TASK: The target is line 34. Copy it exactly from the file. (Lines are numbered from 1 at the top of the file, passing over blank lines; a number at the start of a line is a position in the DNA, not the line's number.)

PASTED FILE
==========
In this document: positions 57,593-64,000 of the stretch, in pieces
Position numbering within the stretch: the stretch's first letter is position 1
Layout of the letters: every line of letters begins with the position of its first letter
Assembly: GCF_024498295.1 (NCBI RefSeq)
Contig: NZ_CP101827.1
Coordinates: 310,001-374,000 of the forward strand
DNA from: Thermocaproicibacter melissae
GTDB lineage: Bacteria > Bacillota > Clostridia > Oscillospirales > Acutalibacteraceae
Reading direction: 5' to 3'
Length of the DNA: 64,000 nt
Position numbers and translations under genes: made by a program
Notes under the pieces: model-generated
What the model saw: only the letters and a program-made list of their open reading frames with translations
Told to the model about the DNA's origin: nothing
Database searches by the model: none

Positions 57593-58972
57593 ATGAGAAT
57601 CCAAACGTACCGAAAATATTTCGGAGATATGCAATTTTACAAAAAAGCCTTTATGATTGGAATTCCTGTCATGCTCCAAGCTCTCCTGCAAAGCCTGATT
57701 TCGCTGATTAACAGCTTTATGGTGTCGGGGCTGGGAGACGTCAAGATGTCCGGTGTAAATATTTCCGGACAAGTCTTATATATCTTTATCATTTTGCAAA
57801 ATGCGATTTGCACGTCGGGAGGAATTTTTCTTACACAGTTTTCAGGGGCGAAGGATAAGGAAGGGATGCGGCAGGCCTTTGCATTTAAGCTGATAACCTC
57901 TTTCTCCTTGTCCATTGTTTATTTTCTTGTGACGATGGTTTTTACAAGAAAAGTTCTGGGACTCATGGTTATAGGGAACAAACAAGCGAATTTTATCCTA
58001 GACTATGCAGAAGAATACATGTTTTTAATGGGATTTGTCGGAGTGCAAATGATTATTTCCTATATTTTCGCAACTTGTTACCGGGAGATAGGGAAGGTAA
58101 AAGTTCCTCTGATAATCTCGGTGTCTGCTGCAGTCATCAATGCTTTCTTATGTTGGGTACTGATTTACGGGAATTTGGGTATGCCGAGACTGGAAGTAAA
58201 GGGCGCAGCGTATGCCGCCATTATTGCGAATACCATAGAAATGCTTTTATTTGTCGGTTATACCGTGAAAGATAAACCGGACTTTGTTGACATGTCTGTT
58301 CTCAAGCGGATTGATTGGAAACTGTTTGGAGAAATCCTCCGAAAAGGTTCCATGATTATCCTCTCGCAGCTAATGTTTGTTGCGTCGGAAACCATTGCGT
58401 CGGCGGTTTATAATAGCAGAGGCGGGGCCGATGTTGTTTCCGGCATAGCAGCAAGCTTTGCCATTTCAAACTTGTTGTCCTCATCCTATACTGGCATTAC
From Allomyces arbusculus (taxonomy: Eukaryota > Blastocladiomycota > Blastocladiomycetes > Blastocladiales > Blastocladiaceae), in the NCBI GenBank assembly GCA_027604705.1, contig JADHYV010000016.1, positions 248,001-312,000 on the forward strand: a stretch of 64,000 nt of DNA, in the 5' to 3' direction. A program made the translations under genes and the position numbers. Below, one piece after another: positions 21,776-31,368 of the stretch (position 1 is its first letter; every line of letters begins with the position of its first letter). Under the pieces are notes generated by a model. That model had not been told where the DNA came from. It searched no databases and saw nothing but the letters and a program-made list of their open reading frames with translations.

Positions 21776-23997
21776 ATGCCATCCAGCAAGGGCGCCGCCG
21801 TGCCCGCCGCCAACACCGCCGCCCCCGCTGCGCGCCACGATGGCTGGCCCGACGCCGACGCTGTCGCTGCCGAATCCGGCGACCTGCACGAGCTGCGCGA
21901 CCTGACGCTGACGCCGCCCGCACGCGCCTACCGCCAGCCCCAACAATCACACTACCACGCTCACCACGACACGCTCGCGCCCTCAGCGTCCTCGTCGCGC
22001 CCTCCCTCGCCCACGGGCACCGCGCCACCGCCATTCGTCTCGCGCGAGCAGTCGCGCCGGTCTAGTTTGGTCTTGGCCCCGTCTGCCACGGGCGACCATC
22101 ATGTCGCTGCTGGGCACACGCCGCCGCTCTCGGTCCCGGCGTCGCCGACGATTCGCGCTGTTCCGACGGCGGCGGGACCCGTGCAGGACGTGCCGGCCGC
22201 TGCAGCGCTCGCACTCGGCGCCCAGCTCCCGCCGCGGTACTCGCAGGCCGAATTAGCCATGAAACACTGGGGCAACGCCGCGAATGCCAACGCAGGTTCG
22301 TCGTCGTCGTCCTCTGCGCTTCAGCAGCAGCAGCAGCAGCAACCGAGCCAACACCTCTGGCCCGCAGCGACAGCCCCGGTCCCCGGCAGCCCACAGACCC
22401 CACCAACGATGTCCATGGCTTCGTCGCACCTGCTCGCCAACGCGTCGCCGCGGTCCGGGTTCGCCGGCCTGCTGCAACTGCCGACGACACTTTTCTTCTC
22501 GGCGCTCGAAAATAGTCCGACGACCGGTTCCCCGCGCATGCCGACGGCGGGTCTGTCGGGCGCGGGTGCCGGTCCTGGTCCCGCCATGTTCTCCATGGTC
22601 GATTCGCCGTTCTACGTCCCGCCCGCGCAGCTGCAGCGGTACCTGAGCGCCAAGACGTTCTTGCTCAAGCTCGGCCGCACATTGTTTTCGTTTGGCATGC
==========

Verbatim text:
22201 TGCAGCGCTCGCACTCGGCGCCCAGCTCCCGCCGCGGTACTCGCAGGCCGAATTAGCCATGAAACACTGGGGCAACGCCGCGAATGCCAACGCAGGTTCG